Atlantic Canada has coastline to spare.
Canada’s East Coast boasts some of the most spectacular sea kayaking opportunities in North America. In Newfoundland, you can paddle down rugged fjords and past towering icebergs. In New Brunswick, you can paddle the world’s highest tides, and in PEI you can even paddle for clams. Nova Scotia offers island-studded bays and scenic lighthouses that are often best seen from the water.
Not long ago, we visited several locations on our “must paddle” list. First up was Cape Broyle, roughly 65 kilometres south of St. John’s, NL.
We had perfect paddling conditions for our trip with Stan Cook Sea Kayak Adventures. We enjoyed seeing bald eagles, waterfalls and various sea creatures, and learning about the history of this area through place names like Gallows Cove, Cliffs of Insanity and Admirals Cove. Our guides brought dip nets to gently scoop starfish and sea urchins off the sea floor.
And just when it appeared we were going to have a very long paddle back to shore, a speedboat came along, whisked us aboard, and towed our kayaks back to the launch point. “We call this our ‘go and tow,’” explained Stan Cook. “It allows us to cover twice as much shoreline, since there’s so much to see.”
Next, we went to Îles de la Madeleine (also known as the Magdalen Islands). We were unfamiliar with the area, but maps suggested fine kayaking potential. Indeed, we spent a couple of very pleasant days enjoying the picturesque houses, interesting food, and amazing mix of long sandy beaches and rugged cliffs. We did a memorable “crab and kayak” trip, where we encountered more sea caves (formed by wave action) and sea stacks (pillar-shaped rock formations) than we ever had before. To top it off, our guide from ecotourism company Vert et Mer, Sébastien Côté, served us up delicious crab legs, locally smoked mackerel and other delicacies on an idyllic grassy meadow at the half-way point of our tour. The next day, breezes produced a speedy downwind paddle with our guides from Parc de Gros-Cap. Two days for this trip proved insufficient; we missed Entry Island, which is highly recommended.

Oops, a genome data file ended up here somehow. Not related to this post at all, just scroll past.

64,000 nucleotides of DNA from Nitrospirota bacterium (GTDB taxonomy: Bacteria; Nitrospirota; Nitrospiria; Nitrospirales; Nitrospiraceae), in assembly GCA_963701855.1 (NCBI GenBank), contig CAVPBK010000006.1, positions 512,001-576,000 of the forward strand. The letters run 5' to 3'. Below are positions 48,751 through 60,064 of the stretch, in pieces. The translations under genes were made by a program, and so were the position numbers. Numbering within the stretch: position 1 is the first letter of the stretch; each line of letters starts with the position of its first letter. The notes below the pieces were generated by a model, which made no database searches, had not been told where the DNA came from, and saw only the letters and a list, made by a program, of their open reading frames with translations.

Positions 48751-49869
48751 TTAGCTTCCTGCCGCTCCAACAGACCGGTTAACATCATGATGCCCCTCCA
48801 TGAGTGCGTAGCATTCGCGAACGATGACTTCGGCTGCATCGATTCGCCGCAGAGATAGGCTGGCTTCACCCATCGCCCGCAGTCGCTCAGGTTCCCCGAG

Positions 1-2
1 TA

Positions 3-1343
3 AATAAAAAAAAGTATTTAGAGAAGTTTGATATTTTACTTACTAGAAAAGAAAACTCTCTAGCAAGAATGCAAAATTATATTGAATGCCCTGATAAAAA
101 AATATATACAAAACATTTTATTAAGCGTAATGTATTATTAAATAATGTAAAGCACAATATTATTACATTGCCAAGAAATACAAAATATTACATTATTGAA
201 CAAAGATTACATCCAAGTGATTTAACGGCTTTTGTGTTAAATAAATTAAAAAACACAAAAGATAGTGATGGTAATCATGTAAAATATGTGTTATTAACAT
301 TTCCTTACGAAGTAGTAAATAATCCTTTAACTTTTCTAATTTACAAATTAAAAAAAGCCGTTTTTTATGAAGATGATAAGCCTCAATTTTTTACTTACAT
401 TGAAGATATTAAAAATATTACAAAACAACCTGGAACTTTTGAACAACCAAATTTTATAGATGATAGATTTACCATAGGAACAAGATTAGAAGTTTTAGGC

“This is the largest sandbar in this whole area,” Paul told us. After a quick lesson, Paul set us free to dig for our supper. We often came up empty-handed or dug clams that were below the legal limit in size, but eventually we had enough for a fine clam chowder, so we paddled back to the launch point. Perhaps it was the setting, but Paul seemed to work his chef’s magic and produced the best clam chowder we’ve ever eaten.
Next on the “to do” list was to paddle the world’s highest tides in New Brunswick’s Fundy National Park. Under sunny skies in the community of Alma, we joined FreshAir Adventure as they guided paddlers from as far away as Edmonton, Vancouver and Scotland.
We set off at high tide and, after paddling past an eagles’ nest, we pulled into a small beach for a snack—featuring Alma’s famous cinnamon buns. Using the sand as a blackboard and rocks to represent the sun and the moon, our guide effectively explained how the unique shape and size of the Bay of Fundy produces such high tides. Then, since our takeout point was a kilometre from where we launched, we got to experience firsthand just how fast the tide can rise by hiking several hundred metres to a road that, just a few hours before, had been above sea level!
Our final trip of the summer was in the scenic community of Baddeck, NS, on Cape Breton Island, where we joined Paddledog Kayak Tours (an offshoot of North River Kayak Tours) for an easy paddle around Kidston Island. This is a perfect place for kids and other beginners to get their sea legs, since the shoreline here is quite protected and the tour covers only about two kilometres.
Owner Angelo Spinazzola runs longer sea kayak tours in nearby St. Anns Bay, and it may be worth sticking around afterward—in typical Cape Breton fashion, Spinazzola is also a fine musician.